Brexit 2: What Would This Mean for the EU?

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Source: Adobe Stock/Sulupress

Yesterday, Stuart Burns examined how the UK exiting the European Union would affect the UK. In part two he looks at the effects of a Brexit on the EU.

A Brexit would have a wider political impact on the EU, both by disrupting internal political dynamics and because of the risk of political contagion if the “proof of concept” of leaving the EU encourages disintegrative forces in other member states.

If the UK Goes First, Who is Second?

A Brexit would probably encourage some less committed member countries or regions to consider renegotiation or even outright exit, particularly if the UK were seen to flourish. It would change the dynamic between Germany and France, possibly allowing them to dominate European policy even more than currently but possibly showing up flaws in their relationship which have remained masked by having the third party of the UK to play off.

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Germany would certainly miss the UK’s more liberal influence as a counterweight to France in policy debates. France, on the other hand, may welcome that.

Global Council believes that the member states most exposed to a Brexit are the Netherlands, Ireland and Cyprus. Each has very strong trade, investment and financial links with the UK and — in the cases of the Netherlands and Ireland — are closely aligned in policy terms.

Italy is less directly exposed to a Brexit, while Poland’s interests are concentrated on the impact Brexit would have on the EU budget and the large number of Polish residents in the UK, over three quarters of a million by recent estimates.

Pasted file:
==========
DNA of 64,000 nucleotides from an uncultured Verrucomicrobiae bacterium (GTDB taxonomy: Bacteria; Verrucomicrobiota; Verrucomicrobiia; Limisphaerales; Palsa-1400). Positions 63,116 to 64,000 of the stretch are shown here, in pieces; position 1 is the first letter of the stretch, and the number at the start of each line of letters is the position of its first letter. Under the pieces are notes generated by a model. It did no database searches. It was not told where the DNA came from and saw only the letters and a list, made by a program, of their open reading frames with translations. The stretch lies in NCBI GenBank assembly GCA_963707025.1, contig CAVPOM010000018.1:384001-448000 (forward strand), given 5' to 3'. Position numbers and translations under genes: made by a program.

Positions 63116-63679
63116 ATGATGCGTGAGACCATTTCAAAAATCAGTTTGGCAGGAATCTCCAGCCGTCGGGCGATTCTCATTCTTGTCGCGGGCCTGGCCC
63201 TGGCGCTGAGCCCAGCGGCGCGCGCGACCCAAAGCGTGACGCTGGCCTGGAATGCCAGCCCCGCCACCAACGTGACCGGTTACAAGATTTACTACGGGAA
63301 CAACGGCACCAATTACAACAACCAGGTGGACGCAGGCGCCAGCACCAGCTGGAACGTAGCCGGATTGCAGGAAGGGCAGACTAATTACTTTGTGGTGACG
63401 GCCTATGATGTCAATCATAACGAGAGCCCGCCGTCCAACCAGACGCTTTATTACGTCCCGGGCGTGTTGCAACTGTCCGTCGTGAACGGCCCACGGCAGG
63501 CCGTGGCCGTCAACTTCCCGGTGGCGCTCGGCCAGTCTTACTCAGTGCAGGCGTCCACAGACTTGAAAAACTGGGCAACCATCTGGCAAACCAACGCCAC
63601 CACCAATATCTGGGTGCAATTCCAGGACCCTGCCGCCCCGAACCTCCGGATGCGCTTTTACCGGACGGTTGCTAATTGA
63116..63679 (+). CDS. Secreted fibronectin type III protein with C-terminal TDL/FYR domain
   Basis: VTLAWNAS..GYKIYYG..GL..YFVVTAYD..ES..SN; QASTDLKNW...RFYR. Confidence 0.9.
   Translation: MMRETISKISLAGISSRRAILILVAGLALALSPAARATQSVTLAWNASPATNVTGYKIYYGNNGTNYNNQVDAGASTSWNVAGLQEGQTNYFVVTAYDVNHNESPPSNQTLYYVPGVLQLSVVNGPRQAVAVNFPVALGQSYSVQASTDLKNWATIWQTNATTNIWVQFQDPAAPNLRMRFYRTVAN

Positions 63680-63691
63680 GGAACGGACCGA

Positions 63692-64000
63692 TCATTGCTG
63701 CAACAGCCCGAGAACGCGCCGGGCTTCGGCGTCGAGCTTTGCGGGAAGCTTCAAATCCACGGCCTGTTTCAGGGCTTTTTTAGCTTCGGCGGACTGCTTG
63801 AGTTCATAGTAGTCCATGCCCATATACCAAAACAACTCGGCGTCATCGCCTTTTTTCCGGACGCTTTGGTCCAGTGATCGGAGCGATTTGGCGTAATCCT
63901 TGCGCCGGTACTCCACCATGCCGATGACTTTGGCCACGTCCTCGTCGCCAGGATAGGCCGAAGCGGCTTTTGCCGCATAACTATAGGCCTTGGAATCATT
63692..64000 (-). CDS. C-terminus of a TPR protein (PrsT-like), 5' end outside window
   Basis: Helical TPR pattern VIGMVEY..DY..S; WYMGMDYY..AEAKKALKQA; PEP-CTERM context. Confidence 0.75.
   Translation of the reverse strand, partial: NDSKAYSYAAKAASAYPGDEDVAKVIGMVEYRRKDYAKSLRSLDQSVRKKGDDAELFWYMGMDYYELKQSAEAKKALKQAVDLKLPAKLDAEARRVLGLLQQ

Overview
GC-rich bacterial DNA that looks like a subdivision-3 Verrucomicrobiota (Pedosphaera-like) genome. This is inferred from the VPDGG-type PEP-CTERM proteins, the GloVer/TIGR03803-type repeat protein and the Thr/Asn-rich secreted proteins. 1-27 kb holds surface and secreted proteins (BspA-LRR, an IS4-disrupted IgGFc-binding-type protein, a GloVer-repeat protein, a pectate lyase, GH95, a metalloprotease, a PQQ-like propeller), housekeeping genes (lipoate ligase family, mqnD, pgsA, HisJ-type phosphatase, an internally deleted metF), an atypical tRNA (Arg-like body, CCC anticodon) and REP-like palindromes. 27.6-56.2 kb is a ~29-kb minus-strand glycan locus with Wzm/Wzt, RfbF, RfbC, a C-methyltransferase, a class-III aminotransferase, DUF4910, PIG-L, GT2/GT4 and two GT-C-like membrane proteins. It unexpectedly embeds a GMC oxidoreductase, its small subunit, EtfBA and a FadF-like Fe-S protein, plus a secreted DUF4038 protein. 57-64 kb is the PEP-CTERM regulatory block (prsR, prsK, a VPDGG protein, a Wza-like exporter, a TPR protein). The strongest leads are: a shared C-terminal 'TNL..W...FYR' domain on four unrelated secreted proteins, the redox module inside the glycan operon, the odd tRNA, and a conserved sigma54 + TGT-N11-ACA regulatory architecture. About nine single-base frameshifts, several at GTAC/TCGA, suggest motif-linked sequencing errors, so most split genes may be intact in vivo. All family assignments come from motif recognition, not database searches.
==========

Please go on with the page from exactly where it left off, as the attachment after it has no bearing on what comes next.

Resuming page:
Who Loses Influence?

All member states would, however, regret the loss of international influence enjoyed by the EU without the UK and the damage that the Brexit would do to the esteem of the EU globally. If Britain were the poorer for being outside the EU, so would the EU be likewise diminished. The outcome cannot be seen at this stage because 95% of the detail of what a post-Britain EU would look like can only be worked out by negotiation after the fact.

Who would benefit from a Brexit? Not the EU. Source: Adobe Stock/Stephen Finn.

Who would benefit from a Brexit? Not the EU. Source: Adobe Stock/Stephen Finn.

It is naïve, as some in the UK imagine, that Britain can have the benefits of free trade with Europe without having to accept many of the current restrictions it objects so strongly about like free movement and regulations. The best it can hope for is something like Switzerland enjoys, but with more influence over financial regulations and services by virtue of its sheer size relative to the EU, but such an outcome is far from a given. France, for one, would fight tooth and nail to claw back status for Paris in financial services to the detriment of London, and Frankfurt would not be far behind.

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In all likelihood, some form of open-market agreement would eventually be hammered out which would see Britain enjoying much of the current benefit of access, with less or no influence over policy while still accepting many of the current restrictions. You have to ask, if that is the generally accepted most likely outcome, why even bother?

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